News and views from PSZ

Read the latest from PSZ. Stories about our own PSZ team. Profiles of our inspiring clients and how we’ve helped them succeed. Updates from the ATO as well as financial reminders, checklists and tips. Please visit again soon.

Tax, wealth, super and the 2019 federal election

If, as pollsters predict, Labor wins the federal election, there could be big changes ahead for tax and wealth planning in Australia.

We’ve had lots of questions from concerned clients about Labor’s proposed changes to tax laws, franking credits and other matters should Bill Shorten lead a federal election victory later this year.

As an individual you could be affected by:

  • Losing franking credit refunds to your self-managed super fund or yourself
  • Paying higher capital gains tax
  • Losing tax benefits from negative gearing into investment property

As a business you could be affected by:

  • Changes to the laws for loans from companies (known as Div 7A)
  • Discretionary trusts (also known as family trusts) being taxed at 30% of their income

We’re not going to recommend who you vote for, but it’s important that you have an understanding of how these tax and other changes will affect you.

For the moment, we’re recommending to our clients a “wait and see” approach before taking any specific action on any of these proposals. An election needs to be won and then legislation needs to be passed before new laws take effect.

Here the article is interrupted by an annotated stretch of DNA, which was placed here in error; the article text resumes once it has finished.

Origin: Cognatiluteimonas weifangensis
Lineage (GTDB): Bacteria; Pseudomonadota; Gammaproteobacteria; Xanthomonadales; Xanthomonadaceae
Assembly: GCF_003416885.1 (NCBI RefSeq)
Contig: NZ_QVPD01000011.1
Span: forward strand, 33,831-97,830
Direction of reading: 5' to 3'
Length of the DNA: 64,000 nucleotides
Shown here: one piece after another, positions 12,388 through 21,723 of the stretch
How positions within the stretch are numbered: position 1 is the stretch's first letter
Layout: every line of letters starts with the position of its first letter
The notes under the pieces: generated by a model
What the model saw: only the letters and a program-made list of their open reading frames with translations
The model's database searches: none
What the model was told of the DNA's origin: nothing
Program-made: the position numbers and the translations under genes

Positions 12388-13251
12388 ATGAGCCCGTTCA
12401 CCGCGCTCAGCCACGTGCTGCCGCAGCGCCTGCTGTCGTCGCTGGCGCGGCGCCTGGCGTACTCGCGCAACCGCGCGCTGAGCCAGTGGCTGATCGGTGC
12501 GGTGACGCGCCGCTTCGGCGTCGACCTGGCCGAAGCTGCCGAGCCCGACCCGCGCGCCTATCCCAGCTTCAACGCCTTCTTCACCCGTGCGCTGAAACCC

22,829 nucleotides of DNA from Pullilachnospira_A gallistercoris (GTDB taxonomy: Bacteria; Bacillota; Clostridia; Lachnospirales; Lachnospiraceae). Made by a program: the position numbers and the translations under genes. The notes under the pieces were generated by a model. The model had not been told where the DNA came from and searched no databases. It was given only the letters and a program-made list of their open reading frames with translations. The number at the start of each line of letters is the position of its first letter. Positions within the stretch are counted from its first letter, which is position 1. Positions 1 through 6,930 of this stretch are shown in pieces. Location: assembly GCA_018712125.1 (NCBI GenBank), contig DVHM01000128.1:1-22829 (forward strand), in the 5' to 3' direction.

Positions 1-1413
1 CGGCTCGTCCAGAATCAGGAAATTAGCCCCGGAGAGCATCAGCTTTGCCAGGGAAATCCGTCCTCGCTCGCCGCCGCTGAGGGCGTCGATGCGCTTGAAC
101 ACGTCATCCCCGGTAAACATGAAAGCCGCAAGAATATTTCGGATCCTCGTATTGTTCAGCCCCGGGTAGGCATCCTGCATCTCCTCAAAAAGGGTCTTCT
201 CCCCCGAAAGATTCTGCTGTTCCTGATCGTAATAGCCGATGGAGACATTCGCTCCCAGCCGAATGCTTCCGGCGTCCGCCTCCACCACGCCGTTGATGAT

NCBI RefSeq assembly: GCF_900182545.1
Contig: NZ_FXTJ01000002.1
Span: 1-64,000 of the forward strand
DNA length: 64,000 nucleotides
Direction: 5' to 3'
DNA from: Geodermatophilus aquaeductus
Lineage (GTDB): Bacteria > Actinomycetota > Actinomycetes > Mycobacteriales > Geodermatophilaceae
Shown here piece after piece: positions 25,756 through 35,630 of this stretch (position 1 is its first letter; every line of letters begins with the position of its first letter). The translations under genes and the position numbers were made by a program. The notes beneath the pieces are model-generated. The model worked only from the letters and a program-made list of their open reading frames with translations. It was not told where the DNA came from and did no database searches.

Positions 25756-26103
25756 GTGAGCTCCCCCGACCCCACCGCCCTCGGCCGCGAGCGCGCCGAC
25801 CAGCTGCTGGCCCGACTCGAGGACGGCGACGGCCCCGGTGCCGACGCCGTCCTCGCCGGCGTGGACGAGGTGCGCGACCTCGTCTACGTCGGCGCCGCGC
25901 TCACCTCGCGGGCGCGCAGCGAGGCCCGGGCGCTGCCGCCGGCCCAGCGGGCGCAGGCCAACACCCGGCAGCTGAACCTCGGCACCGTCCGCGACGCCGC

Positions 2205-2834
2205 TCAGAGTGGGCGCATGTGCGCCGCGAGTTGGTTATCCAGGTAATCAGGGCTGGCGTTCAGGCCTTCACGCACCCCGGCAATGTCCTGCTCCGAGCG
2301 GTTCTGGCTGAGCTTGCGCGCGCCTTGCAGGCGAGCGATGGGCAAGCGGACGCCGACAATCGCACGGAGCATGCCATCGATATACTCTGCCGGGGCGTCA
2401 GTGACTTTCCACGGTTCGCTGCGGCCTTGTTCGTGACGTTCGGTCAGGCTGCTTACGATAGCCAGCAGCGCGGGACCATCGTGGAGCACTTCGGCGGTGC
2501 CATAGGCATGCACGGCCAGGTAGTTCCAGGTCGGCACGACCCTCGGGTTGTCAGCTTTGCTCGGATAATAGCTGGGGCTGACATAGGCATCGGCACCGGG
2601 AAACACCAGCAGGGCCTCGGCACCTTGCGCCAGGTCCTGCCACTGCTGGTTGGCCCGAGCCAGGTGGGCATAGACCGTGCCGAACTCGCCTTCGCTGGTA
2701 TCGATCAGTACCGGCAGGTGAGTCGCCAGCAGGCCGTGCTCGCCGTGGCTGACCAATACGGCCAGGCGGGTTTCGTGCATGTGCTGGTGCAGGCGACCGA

But there may be some opportunities that open up soon to restructure your tax and wealth affairs to give you some significant tax benefits.

Over the next few months, we plan to keep you informed.

If you have any questions about this, please contact us now.

All systems go for Single Touch Payroll

Single Touch Payroll is a government initiative that will change the way you report on your payroll to the ATO – and you need to ensure your software is ready now.

Are you a small business with fewer than 20 employees? Single Touch Payroll (STP) is here – and you need to be ready.

STP is a government initiative that will change the way you report on your payroll to the ATO.